She told this story not knowing what to really make of it. You see, when she was a little girl, there was this Christmas tradition that was the absolute anchor of her life.
Every year the family would decide to get a tree. Dad drove the girls to the woods where he would declare, "I thought I saw a good one this way the other day." She and her sisters wrapped in snowsuits, bundled in the hand nit scarfs from Aunt Alma the year before and mittens with strings up the sleeve across the back and down the other arm, would trek in the powder up to their knees. What seemed like a polar expedition of hours wrapped through the woods until suddenly, magically, glowing in the light from the Christmas star above, they found it. The perfect tree.
Dad would carefully take his time removing the tree from its natural home, wrap it in a plastic bag, and take the heavy end while the girls took the light. As a team, they would return to the car in record time, strap it on top, and make the trip home.
Waiting for them was a home of hearth and heart, fireplace ablaze, hot coco ready on the stove with big marshmallows, and boxes of ornaments ready to hang, alternating each year with a silver star or golden angel on top. As a family, they would spend the evening decorating the home.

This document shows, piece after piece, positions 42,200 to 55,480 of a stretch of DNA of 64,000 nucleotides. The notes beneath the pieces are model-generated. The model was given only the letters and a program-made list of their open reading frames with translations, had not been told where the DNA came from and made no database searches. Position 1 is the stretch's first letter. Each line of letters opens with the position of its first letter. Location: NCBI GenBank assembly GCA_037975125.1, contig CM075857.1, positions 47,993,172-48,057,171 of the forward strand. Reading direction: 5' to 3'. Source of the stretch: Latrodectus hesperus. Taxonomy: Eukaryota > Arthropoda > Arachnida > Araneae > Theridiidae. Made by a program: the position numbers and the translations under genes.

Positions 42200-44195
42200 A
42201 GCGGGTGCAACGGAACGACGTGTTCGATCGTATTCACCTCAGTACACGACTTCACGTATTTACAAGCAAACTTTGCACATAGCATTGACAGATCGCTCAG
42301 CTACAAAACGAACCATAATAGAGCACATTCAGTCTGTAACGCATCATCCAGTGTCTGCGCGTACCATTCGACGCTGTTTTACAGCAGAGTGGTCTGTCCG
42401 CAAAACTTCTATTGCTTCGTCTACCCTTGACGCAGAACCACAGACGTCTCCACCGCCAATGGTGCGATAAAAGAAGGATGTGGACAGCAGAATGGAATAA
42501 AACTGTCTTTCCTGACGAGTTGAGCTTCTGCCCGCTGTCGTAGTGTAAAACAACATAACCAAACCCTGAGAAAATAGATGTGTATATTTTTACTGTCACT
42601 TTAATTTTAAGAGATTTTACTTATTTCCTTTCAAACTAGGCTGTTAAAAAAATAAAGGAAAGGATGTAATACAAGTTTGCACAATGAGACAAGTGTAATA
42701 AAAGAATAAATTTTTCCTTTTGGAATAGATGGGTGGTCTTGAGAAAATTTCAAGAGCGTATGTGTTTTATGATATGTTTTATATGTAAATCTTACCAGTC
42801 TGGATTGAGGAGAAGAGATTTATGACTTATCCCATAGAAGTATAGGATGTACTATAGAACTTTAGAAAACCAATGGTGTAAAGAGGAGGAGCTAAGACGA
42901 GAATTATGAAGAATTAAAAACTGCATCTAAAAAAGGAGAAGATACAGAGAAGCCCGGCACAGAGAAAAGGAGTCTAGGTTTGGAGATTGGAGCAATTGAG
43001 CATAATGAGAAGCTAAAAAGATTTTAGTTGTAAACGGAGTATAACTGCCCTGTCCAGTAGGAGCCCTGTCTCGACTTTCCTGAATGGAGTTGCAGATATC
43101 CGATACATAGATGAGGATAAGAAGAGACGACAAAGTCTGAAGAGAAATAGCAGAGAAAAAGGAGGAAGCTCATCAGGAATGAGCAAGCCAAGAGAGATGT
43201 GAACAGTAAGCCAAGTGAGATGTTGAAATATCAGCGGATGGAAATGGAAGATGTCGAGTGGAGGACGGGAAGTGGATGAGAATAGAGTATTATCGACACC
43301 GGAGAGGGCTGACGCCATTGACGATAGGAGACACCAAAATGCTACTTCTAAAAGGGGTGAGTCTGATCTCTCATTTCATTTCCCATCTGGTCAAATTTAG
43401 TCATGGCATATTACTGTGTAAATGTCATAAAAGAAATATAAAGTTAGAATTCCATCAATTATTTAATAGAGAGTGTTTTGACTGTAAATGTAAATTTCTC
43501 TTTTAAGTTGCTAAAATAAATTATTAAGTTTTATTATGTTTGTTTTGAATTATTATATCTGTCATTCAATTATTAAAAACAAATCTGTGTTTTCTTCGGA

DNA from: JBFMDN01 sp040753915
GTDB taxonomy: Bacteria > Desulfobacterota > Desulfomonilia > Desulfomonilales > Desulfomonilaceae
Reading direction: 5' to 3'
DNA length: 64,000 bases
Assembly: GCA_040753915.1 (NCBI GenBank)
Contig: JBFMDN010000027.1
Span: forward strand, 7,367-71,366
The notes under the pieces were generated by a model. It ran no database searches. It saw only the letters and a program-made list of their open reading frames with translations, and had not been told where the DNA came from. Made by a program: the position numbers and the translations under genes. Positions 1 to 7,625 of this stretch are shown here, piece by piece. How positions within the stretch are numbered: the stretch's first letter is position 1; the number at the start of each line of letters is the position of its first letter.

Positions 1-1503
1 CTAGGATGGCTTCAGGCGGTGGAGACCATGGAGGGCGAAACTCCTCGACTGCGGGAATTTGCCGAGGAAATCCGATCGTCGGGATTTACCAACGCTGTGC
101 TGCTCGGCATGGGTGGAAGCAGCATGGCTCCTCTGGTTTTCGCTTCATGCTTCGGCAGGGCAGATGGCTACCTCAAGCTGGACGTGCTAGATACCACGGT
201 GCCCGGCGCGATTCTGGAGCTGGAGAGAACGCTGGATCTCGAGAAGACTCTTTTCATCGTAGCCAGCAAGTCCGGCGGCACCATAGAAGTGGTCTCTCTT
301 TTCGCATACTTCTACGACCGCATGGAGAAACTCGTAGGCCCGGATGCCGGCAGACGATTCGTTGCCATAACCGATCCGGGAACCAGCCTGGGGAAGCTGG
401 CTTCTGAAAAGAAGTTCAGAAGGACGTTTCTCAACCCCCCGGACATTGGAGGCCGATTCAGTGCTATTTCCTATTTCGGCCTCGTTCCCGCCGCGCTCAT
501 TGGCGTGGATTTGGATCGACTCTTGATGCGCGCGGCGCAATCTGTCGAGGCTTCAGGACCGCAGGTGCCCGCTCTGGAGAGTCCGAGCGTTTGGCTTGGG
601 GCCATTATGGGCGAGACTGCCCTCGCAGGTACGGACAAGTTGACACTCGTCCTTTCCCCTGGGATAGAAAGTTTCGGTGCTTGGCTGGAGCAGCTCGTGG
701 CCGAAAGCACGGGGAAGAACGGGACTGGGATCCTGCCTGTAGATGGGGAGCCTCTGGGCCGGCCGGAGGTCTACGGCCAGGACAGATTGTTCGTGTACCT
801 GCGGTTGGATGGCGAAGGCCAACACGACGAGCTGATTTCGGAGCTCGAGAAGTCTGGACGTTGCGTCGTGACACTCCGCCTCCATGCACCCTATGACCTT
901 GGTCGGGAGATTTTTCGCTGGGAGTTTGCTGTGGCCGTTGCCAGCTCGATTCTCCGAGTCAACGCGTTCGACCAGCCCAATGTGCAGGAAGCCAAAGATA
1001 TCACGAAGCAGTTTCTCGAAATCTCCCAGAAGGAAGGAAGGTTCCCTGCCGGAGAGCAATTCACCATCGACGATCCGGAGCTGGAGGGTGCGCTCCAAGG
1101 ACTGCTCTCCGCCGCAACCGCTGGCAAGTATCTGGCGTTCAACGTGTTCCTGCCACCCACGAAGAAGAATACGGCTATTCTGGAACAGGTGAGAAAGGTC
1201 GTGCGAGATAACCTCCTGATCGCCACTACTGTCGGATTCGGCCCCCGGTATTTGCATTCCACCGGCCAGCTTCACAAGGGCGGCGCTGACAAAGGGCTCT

This was Christmas. This was the tradition. This, the touchstone of life during hectic days in the real world.
Only a few days ago, dad had changed this forever with the words under his breath, "shit, I didn't get the tree yet."
In an instant, she knew. It was all a lie. The years played back in her mind revealing the truth. The magical woods were not the place one would get a Christmas tree. A perfect tree of that size would not get the light needed on the forest floor under the canopy of taller trees. How could this breed of the tree grow alone amongst the others of an entirely different type? Her father never cut the tree down, simply, and carefully removed the tree from the ground in a technique taught to him by his great-great-grandfather Mox the lumberjack from northern Michigan. Rather than being grateful that she had lasted a full 32 years holding on to this alternate reality, she was sad to know the truth. Her father bought a tree on a lot the night before and set it out in the woods for her family to discover.
Across the table from me at the coffee house, eyes a little watery with emotion, I watched as adulthood took root. Christmas magic is created with love by parents. Moments that last are lovingly built and crafted. The warmth we carry with us for a lifetime during this holiday season is the greatest gift we have been given. Some family traditions, like thinking the Lions will win on Thanksgiving Day, or the type of stuffing served this one time of year, seem trivial when we think about it. But not Christmas traditions. Through the lens of one's heart, they are the greatest treasures of a life and shared with others. This was Christmas as an adult, knowing there is a greater debt we owe to each other and have the opportunity to make good.
If you’ve enjoyed this story, you may also enjoy “The Symmetry of Snowflakes” available HERE